Both male and female staff members also cited instances of sexual harassment.
Minister for Tourism, Culture, Arts, Gaeltacht, Sport and Media Catherine Martin believes a "deep cultural change" is needed in Leinster House.
"It's unacceptable behaviour to be honest - there should be a zero-tolerance approach to bullying or harassment in Leinster House," the minister said.
"It's no different to any other workplace, it should perhaps lead by example and we should lead to ensure everyone feels safe there."
Minister Martin is also Chair of the Women's Parliamentary Caucus in Leinster House and she confirmed the caucus will consider the bullying of political staff by Oireachtas members at its next meeting.
The Green Party deputy leader also insists both the Dáil and Seanad should hear statements on the matter.
"The caucus is meeting for the first time this month in this Dáil term and we will be leading on this. We do statements in the Dáil on a lot of issues and I believe we should be doing statements on this in both houses. We need to shine a light on this," she said.
Speaking on RTÉ's Today with Claire Byrne, Minister Martin also confirmed the Women's Caucus would seek a review on the efficacy of the Oireachtas' Dignity and Respect Policy, as well as a further workplace survey of all Leinster House employees.
When asked what he would say to the alleged perpetrators of bullying in Leinster House, the Ceann Comhairle Seán Ó Fearghaíl responded: "Stop. Stop now. Examine what you're doing. Examine your day to day practice and engagement with the people that work with you and under you".
"Staff were regularly bawling in the hallway or in offices and their only form of support is other staff members"
Workers also claim complaints of bullying or harassment against politicians are not followed up adequately within Leinster House or political parties.
Some are reluctant to make an official complaint, with Mr Ó Fearghaíl admitting the Oireachtas "can and will do better" in tackling workplace bullying of political staff.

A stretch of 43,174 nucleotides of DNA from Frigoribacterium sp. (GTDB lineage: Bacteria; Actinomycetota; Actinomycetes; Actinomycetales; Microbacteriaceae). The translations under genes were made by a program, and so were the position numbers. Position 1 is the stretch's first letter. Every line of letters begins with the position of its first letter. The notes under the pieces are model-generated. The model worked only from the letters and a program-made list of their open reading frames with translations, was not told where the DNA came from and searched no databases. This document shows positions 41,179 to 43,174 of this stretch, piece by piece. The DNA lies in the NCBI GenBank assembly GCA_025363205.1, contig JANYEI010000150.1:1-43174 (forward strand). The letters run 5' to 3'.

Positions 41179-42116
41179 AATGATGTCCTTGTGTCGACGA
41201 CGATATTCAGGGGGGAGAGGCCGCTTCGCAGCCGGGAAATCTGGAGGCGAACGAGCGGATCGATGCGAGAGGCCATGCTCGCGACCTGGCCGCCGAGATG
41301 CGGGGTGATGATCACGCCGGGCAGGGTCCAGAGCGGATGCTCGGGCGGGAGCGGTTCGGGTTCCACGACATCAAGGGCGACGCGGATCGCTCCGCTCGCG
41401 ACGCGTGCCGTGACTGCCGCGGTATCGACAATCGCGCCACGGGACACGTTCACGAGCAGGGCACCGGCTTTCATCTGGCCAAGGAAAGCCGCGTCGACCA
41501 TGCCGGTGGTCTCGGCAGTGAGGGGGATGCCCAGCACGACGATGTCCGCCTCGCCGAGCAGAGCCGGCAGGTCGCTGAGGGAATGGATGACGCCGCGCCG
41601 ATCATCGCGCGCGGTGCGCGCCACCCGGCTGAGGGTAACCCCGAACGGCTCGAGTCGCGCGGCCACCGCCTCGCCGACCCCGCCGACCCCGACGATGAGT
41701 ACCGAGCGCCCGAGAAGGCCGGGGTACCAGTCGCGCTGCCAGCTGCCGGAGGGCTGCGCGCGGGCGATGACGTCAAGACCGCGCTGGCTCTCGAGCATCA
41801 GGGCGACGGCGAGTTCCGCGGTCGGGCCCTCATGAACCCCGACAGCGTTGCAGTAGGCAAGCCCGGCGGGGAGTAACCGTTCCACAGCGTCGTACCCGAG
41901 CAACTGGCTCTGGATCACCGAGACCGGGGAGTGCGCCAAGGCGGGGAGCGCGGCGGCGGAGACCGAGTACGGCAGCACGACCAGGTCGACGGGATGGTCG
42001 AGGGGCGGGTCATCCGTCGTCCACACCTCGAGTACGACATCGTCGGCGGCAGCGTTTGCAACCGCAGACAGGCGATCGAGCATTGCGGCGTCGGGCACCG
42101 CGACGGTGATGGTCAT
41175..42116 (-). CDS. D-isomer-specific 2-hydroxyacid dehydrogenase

Nearly all of the current and former parliamentary and secretarial assistants who spoke to RTÉ said they felt as if they had nowhere to go when experiencing bullying or harassment in the Oireachtas.
Some brought their concerns to Oireachtas HR, but claimed that as parliamentary and secretarial assistants are directly employed by their TD or Senator there was little officials could do. Others brought concerns to their respective political parties, but also found it fruitless.
In last year's workplace survey in the Oireachtas, over three quarters of those who had been bullied did not formally report the matter.
"If you make a formal complaint against your TD, you're then sitting on your own with that TD in the office, as if things weren't awkward enough.
"And besides, it's your word against theirs and they have all the power. Then you're protective of your TD - it's like Stockholm syndrome," said one employee.
"He would suggest things you wouldn't be comfortable with. If I take the issue further, where does it end? The TD won't get sacked.
"These people think they're infallible and know they can't be touched. You can contact the party HR structure, but if the behaviour continues what happens? Go to the gardaí?
"Yes, but then you're blacklisted forever. It's going to be in papers. So why would I go?", explained one political staff member.